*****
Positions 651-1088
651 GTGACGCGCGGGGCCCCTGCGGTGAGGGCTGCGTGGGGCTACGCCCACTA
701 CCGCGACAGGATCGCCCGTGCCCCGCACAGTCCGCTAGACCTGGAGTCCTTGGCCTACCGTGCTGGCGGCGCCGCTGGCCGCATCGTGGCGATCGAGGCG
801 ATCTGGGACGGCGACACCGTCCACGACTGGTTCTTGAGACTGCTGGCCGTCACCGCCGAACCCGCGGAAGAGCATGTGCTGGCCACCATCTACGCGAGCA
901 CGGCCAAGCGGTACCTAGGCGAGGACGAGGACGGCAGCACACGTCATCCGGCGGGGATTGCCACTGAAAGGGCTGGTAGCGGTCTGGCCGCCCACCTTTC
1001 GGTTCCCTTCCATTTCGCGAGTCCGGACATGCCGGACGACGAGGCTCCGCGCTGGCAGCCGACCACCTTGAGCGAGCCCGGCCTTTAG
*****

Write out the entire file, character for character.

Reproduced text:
Positions 651-1088
651 GTGACGCGCGGGGCCCCTGCGGTGAGGGCTGCGTGGGGCTACGCCCACTA
701 CCGCGACAGGATCGCCCGTGCCCCGCACAGTCCGCTAGACCTGGAGTCCTTGGCCTACCGTGCTGGCGGCGCCGCTGGCCGCATCGTGGCGATCGAGGCG
801 ATCTGGGACGGCGACACCGTCCACGACTGGTTCTTGAGACTGCTGGCCGTCACCGCCGAACCCGCGGAAGAGCATGTGCTGGCCACCATCTACGCGAGCA
901 CGGCCAAGCGGTACCTAGGCGAGGACGAGGACGGCAGCACACGTCATCCGGCGGGGATTGCCACTGAAAGGGCTGGTAGCGGTCTGGCCGCCCACCTTTC
1001 GGTTCCCTTCCATTTCGCGAGTCCGGACATGCCGGACGACGAGGCTCCGCGCTGGCAGCCGACCACCTTGAGCGAGCCCGGCCTTTAG